What if we were to talk about it? Engaging controversial topics in the classroom

Event Date & Time

  • May 4, 2018
    9:30 AM - 12:00 PM

Event Description

Against a background of societal divisions and growing tensions, the classroom can become a site for expressions of deep differences. As instructors we may witness an emotional flaring up of conflict among the students in the classroom, or we may face serious challenges to our own ideas, subject matter or ways of teaching. Often we experience these as comments that come from the left field: the racialized students who criticize the euro-centrism of our course readings, the religions students who object to conversations they see as contradicting their beliefs, the climate change deniers and those who wonder out loud whether colonialism might have been well-intentioned. There are many reasons – ethical and pragmatic – why as instructors we may decide not to engage these conversations within our classrooms every time they arise. “We don’t talk about that here,” we may find ourselves saying. But there may be others times when it is appropriate to “talk about it”, and the main limiting factor is our skill and capacity for facilitation or containing such conversations. This experiential workshop introduces participants to a tool for engaging controversial topics, should they choose to do so. Presentation will be followed by a conversation about if, how and when we might use such a tool.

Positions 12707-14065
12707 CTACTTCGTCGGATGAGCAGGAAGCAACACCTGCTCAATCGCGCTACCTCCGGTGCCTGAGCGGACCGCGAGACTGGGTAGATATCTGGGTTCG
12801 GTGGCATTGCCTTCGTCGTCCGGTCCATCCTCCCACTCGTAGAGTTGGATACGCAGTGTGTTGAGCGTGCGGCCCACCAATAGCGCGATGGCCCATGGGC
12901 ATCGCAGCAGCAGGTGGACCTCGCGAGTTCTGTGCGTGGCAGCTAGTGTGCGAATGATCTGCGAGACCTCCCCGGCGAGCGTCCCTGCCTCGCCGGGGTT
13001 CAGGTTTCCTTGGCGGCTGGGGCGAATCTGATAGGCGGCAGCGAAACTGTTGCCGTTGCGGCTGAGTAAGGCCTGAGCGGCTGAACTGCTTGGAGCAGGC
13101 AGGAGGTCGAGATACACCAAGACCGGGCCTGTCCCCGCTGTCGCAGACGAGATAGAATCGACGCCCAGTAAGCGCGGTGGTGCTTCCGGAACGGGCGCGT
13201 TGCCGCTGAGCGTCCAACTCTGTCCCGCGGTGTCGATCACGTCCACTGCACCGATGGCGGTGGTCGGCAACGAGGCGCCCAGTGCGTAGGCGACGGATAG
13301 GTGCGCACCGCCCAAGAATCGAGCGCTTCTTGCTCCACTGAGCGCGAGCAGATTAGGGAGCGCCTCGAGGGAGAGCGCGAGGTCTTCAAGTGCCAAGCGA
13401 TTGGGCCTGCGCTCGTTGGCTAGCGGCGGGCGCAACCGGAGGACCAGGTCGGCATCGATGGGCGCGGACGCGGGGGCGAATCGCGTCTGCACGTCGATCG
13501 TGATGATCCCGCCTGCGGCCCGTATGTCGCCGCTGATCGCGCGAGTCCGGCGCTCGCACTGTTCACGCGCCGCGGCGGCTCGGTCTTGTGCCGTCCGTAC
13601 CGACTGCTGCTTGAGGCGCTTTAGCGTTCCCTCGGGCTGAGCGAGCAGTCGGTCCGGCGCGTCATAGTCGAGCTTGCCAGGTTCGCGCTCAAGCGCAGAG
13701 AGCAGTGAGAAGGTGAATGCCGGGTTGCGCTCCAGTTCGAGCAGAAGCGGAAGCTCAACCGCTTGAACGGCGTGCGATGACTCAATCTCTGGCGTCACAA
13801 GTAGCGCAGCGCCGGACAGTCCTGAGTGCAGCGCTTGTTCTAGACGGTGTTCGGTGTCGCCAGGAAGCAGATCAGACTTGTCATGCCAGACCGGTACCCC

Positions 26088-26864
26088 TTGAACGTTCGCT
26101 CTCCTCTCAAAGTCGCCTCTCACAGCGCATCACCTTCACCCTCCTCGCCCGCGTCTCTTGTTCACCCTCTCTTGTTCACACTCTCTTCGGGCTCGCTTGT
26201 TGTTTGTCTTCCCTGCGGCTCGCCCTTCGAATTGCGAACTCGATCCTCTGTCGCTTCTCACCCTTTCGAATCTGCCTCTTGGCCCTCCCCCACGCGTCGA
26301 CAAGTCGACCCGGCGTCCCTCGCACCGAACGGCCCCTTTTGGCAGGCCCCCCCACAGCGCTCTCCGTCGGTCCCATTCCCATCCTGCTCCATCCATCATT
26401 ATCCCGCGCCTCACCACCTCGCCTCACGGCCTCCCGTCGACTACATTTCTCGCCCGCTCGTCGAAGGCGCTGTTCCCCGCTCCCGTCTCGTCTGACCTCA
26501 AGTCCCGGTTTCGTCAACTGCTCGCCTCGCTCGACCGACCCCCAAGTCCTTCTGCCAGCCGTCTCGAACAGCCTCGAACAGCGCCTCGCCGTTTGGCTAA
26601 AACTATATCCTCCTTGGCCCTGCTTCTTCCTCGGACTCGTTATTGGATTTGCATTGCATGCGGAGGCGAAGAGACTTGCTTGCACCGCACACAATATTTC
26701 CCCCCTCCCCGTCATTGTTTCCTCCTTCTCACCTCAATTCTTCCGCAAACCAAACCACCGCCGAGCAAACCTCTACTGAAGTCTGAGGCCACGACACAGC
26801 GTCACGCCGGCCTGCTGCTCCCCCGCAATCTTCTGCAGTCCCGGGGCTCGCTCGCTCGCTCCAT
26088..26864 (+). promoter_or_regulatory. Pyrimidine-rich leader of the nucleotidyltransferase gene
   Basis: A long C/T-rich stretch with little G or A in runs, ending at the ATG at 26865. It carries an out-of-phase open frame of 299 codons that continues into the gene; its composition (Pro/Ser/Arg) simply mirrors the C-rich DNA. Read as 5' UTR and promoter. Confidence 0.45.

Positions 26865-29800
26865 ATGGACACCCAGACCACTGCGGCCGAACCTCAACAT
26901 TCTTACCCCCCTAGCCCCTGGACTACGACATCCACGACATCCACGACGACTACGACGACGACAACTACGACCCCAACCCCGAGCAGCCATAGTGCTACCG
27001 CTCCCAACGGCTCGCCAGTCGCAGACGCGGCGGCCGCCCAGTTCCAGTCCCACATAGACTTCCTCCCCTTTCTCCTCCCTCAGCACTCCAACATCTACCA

Dr. Aftab Erfan joined the UBC Equity and Inclusion Office in March 2017 in the newly created position of Director, Dialogue & Conflict Engagement. Within this role, Aftab builds the social and institutional infrastructure to enable members of the UBC community(s) to work with their conflicts as they naturally and inevitably emerge. Previously, she spent four years working as an international consultant, professional facilitator and conflict practitioner, holding space for contentious conversations on four continents within the public, private, academic and non-profit sectors. She holds a Bachelor of Science in Environmental Sciences (and a minor in Fine Arts) from UBC, a Masters in Urban Planning from McGill University, and a PhD in Community and Regional Planning from UBC, where she has also taught graduate level courses since 2009. Her award-winning dissertation reflected on three years of action research in a small First Nation community on Vancouver Island.


SCI 331, 1177 Research Road, Kelowna, British Columbia, Canada